Oh, and there’s one more thing. The story takes place in San Fran­sokyo, a port­man­teau of San Francisco and Tokyo that’s clearly full of all the hus­tle and bus­tle of both the ci­ties im­plied by its name. So, an­i­ma­tors needed to find a way to cre­ate be­liev­able crowds (in ad­di­tion to work­ing with all the main char­ac­ters).

The character team, headed by Car­los Cabral, de­signed a new rig­ging soft­ware named Denizen, which was pi­o­neered by John Kah­waty and al­lowed them to meet th­ese needs. With this pack­age, they were able to move eas­ily across dif­fer­ent character traits — body shape, face types, dif­fer­ent sets of cloth­ing and hair styles — as they pop­u­lated this new world.

“We had 701 unique char­ac­ters and 1,324 an­i­ma­tion cy­cles,” says Par­rish. “So, Denizen was very im­por­tant to that process.”

All in the De­tails

With the enor­mous data sets gen­er­ated by both the an­i­ma­tion and VFX teams, the for­mi­da­ble ren­der­ing sys­tem called Hype­r­ion also played a cru­cial role in mov­ing the film along. The VFX team worked with the team be­hind Hype­r­ion to de­velop spe­cific abil­i­ties to work with wa­ter and the mi­crobots that both Hiro and the film’s vil­lain want to con­trol.

The mi­crobots are mind-con­trolled robots that con­nect to each other through elec­tro­mag­netism, al­low­ing the per­son in charge to cre­ate all kinds of shapes, struc­tures and even weapons. Th­ese lit­tle robots con­vey a ton of power to the per­son who can sum­mon them. They also re­flect the state of mind of their wielder and that’s seen to both mag­nif­i­cent and terrifying dis­play in the film.

“For the VFX team, this was huge,” says head of ef­fects Michael Kaschalk. “In our av­er­age shot, there were some­thing like 20 mil­lion mi­crobots, and when some­one evil is in charge, you re­ally see they’re chaotic and re­flect­ing a chaotic state of mind.”

Hype­r­ion also pro­vided the film­mak­ers with ex­panded light­ing choices, such as pro­ject­ing an il­lu­mi­nated glow through a translu­cent ob­ject. And, on top of that, it’s very scal­able, al­low­ing film­mak­ers to re­duce the qual­ity of a shot in or­der to take a sneak peak at a scene be­fore fi­nal de­ci­sions are made.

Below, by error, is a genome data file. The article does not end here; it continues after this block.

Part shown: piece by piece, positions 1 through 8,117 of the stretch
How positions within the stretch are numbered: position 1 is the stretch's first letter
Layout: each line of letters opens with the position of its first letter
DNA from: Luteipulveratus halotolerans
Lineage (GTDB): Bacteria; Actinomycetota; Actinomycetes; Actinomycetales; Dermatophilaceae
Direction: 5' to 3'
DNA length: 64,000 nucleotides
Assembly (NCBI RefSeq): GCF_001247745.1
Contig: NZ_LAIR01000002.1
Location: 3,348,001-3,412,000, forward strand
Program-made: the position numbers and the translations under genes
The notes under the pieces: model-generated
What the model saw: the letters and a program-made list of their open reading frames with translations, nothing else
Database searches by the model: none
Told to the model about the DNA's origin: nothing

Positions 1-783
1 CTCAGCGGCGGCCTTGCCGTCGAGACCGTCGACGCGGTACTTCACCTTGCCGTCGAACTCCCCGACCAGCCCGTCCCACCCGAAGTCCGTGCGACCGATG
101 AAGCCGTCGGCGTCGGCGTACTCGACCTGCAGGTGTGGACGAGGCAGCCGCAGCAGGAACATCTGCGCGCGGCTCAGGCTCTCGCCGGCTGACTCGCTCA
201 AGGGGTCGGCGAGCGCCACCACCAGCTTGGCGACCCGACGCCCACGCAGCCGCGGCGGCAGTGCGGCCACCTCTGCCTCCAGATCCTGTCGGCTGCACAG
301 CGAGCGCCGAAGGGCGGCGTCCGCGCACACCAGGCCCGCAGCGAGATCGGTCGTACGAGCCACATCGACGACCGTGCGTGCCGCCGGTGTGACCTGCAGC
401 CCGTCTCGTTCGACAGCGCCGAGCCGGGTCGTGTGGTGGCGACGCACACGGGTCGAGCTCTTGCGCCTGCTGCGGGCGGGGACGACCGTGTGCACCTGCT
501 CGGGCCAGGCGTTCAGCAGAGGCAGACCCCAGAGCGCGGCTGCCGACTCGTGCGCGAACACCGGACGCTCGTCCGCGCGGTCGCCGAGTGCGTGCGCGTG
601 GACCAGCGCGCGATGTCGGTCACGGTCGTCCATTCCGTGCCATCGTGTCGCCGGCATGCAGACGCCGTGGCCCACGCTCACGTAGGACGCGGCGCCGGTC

All th­ese tools were em­ployed in the ser­vice of telling a story Hall and Wil­liams de­signed to reach out to au­di­ences on a fun­da­men­tal level. The ideas of loss and over­com­ing loss through friend­ship, fam­ily (those we have and those we choose) and team­work were at the core of their process.

“I think we all have to strug­gle with loss at some point in our lives,” says Hall. “Hiro comes to that strug­gle early in his life and I think this could be pow­er­ful for kids who see it and see that it can be over­come by chal­leng­ing your­self and mov­ing for­ward, even if you don’t have your own per­sonal ro­bot to help you at the time.”

Since their first ap­pear­ance in DreamWorks An­i­ma­tion’s 2005 block­buster hit Mada­gas­car, au­di­ences knew that Skip­per, Kowal­ski, Rico and Pri­vate were des­tined for great­ness. With the de­but of Pen­guins of Mada­gas­car this month, the fab­u­lous four­some is fi­nally star­ring in its own the­atri­cal ex­trav­a­ganza, which also of­fers a glimpse at the clever birds’ ori­gin story as well.

“The film is a con­tin­u­a­tion of where we left off in the last Mada­gas­car movie,” says Eric Dar­nell, a veteran of the first three movies, who co-di­rected the movie with Si­mon Smith ( Antz, Bee Movie). “There is a pro­logue se­quence dur­ing which we go to Antarc­tica and see our four char­ac­ters when they were baby pen­guins and show how they be­came this renowned es­pi­onage team.”

Smith says the movie’s tone, sense of hu­mor and con­flict with the ad­ver­saries will be fa­mil­iar to fans of the Mada­gas­car fran­chise. “We’re ba­si­cally tak­ing the pen­guins and putting them cen­ter stage, so in­stead of hav­ing them in small bits and pieces, we have a whole film that al­lows us to have a lot of fun with them.”

To make the pen­guins work as cen­tral char­ac­ters, the team at DreamWorks had to go deeper and un­der­line el­e­ments of the four­some that hadn’t been ex­plored ei­ther in the the three pre­vi­ous fea­ture out­ings or the popular TV se­ries, which ran from 2009 through 2013 on Nick­elodeon. “In the Mada­gas­car movies, we could just have fun with them or they were al­lowed to make the plot go for­ward in some wacky way,” says Dar­nell. “The char­ac­ters weren’t grow­ing or chang­ing. For this movie, we had to dig a bit deeper, to ex­plore what re­ally makes them tick, what is un­der­neath the sur­face and re­ally un­der­stand the dy­nam­ics and re­la­tion­ships be­tween the pen­guins.”